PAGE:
As it turns out, multiple medications and compounds are broken down, at least in part, by aldehyde dehydrogenase—including the highly popular sleep aid Ambien (zolpidem).
Women metabolize Ambien differently than men for the same reasons that they metabolize alcohol differently. The breakdown of Ambien likely begins for men in the stomach; for women, in the bloodstream. (While studies have shown that ADH is at play in Ambien metabolism, there are likely many other enzymes that play a role, many of which may be sex differentiated.) The result of this difference in metabolic process is that the morning after women take the drug, their serum concentrations are nearly twice those of men—which results in grogginess, “brain fog,” and (for some) physical impairment equivalent to alcohol intoxication.
This is not acceptable. Women have busy lives, and many take sleep aids so that they can continue to function at the levels demanded of them by their many responsibilities. Because researchers didn’t understand that small differences in metabolic function between men and women can have big consequences, women were basically waking up and moving through the day impaired. In fact, some of the studies conducted around this were driving simulations; both in the lab and in real life, the driving of women on Ambien resembled that of an intoxicated person. We still don’t know exactly how many auto accident deaths and injuries have resulted from women using Ambien at the higher dose based on male physiology, but the number is not small.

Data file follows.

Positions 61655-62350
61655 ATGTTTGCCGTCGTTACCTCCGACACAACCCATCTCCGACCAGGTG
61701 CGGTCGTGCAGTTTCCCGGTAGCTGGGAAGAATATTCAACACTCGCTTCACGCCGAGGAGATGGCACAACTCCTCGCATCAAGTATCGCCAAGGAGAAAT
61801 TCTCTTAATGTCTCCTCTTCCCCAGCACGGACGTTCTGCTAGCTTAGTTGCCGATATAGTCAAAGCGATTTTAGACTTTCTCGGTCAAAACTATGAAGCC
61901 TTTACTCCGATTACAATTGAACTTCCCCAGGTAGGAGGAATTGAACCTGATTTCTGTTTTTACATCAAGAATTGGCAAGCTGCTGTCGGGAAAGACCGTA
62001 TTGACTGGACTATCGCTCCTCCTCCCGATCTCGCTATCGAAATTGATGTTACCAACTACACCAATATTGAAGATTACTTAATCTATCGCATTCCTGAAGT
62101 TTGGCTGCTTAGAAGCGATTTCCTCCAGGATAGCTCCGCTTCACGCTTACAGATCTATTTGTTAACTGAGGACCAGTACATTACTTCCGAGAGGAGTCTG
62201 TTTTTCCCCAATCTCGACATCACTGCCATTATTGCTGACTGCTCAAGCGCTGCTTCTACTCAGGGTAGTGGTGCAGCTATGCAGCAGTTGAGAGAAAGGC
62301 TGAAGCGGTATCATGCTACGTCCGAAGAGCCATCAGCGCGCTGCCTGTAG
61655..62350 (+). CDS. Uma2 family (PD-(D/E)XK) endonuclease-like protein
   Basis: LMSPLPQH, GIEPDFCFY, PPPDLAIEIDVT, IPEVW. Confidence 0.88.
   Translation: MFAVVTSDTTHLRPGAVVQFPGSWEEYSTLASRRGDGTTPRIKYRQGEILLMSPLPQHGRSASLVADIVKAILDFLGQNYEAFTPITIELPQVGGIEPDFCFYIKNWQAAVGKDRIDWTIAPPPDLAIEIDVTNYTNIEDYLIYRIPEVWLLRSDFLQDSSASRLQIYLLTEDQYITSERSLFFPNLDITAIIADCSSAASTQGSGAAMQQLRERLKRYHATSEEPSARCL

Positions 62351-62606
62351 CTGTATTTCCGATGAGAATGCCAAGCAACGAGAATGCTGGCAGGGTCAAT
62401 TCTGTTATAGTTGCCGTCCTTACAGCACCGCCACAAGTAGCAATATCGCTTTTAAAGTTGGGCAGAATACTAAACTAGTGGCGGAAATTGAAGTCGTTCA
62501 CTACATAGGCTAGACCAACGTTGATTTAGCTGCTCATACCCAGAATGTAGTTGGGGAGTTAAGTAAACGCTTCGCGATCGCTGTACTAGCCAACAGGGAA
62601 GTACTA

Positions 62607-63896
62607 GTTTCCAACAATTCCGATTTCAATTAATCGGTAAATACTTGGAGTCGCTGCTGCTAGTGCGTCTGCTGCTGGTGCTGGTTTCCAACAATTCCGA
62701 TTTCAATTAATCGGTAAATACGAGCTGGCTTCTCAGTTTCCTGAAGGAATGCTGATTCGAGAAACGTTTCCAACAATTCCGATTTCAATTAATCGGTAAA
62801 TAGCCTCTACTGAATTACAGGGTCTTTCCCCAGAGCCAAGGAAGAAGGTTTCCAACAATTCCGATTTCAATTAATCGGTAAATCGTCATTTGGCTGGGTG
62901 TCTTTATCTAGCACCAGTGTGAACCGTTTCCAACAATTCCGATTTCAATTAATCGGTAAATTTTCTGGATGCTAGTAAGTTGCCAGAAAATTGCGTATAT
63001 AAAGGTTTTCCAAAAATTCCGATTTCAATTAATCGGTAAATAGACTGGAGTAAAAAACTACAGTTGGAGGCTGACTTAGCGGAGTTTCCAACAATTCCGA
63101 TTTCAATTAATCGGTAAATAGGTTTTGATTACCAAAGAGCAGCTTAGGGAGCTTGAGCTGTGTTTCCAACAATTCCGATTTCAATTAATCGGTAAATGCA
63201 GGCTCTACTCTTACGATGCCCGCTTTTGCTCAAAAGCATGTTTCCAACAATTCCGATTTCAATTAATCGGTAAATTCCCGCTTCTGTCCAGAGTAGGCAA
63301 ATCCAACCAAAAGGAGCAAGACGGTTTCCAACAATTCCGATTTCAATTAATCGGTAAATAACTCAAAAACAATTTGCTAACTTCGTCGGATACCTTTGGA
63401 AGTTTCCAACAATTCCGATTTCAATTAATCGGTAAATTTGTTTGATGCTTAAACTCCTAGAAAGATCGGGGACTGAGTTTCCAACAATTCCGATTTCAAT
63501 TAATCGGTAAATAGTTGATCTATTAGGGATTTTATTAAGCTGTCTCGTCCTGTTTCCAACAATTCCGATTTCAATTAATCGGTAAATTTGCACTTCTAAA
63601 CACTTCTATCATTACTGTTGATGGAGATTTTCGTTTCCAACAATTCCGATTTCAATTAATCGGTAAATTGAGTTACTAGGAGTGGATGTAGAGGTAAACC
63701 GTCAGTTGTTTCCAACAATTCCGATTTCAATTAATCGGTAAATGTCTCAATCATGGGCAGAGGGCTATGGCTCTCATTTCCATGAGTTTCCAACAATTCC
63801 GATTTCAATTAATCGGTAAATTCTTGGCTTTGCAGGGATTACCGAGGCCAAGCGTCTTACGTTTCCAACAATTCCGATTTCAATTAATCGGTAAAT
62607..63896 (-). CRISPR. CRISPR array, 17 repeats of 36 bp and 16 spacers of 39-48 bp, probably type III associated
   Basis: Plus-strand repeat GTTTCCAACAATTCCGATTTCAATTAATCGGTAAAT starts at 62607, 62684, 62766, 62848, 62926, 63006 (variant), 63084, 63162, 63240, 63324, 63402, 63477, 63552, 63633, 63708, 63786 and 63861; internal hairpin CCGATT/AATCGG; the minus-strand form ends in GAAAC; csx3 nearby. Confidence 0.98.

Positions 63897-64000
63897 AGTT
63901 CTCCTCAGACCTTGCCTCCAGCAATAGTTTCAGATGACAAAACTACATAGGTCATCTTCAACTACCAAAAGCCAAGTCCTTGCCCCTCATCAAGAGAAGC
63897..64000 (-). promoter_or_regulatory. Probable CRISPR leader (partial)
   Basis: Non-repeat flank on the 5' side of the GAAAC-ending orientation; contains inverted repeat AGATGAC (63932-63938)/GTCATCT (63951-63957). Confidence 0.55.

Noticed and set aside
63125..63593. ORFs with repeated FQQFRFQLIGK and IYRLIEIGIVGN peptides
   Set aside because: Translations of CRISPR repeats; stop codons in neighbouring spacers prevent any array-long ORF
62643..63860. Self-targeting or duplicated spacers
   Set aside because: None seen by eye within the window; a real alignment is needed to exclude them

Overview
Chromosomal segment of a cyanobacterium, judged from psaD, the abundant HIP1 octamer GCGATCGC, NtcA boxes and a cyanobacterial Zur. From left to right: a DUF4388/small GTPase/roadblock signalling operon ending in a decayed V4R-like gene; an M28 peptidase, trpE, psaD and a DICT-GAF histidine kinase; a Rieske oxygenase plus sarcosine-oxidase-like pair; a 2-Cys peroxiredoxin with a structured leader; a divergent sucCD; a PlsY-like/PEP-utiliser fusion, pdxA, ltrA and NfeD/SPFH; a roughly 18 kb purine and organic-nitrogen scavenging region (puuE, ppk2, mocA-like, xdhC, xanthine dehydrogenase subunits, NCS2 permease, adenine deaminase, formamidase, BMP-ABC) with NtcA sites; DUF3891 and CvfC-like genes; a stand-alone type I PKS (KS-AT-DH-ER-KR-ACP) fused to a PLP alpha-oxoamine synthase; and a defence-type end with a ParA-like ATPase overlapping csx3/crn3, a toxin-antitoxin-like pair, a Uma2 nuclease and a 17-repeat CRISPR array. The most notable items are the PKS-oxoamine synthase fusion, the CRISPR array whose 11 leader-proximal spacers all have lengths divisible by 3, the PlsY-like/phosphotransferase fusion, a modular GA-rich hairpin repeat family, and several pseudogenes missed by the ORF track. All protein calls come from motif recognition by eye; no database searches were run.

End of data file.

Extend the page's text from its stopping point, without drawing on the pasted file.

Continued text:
Unfortunately, but also not unpredictably, this phenomenon was not discovered until many years after the drug’s release, when government monitors noticed that the vast majority of complaints regarding Ambien were filed by women or their doctors, all reporting similar side effects. This difference in rates of metabolism and serum concentrations was not considered significant in the initial drug trials (even though those trials did demonstrate that women had higher serum concentrations than men) because the researchers did not deem sex differences significant and did not differentiate adverse reactions by sex in their final findings. Male-dominated future studies (including those used to produce generic variations) did not capture this issue either.
But here’s the thing: even twenty years ago, when the drug was released, we had all the pertinent information; we knew that ADH levels in women affect the way they process certain compounds. Did drug researchers know that Ambien was broken down by ADH at the time of its release? I can’t say. But the fact is, no one put two and two together until thousands of women came forward to complain about their side effects.
Ambien is not an isolated case. In fact, a 2001 report from the Government Accountability Organization found that, out of ten prescription drugs withdrawn from the market from 1997 to 2001, eight were found to pose greater health risks for women.5 Worse, one-third of those “greater health risks” were for torsades de pointes—meaning that the drugs were withdrawn after causing sudden cardiac death in withdrawn after causing sudden cardiac death in women who were not otherwise considered at risk.

References:

  • Teresa Chu, PhD, “Gender Differences in Pharmacokinetics in Pharmacology,” U.S. Pharmacist 39, no. 9 (2014): 40–43.
  • “Absorption Rate Factors,” University of Notre Dame, https://mcwell.nd.edu/your-well-being/physical-well-being/alcohol/absorption-rate-factors.
  • “GAO-01-286R Drug Safety: Most Drugs Withdrawn in Recent Years Had Greater Health Risks for Women,” GAO.gov, https://www.gao.gov/assets/100/90642.pdf.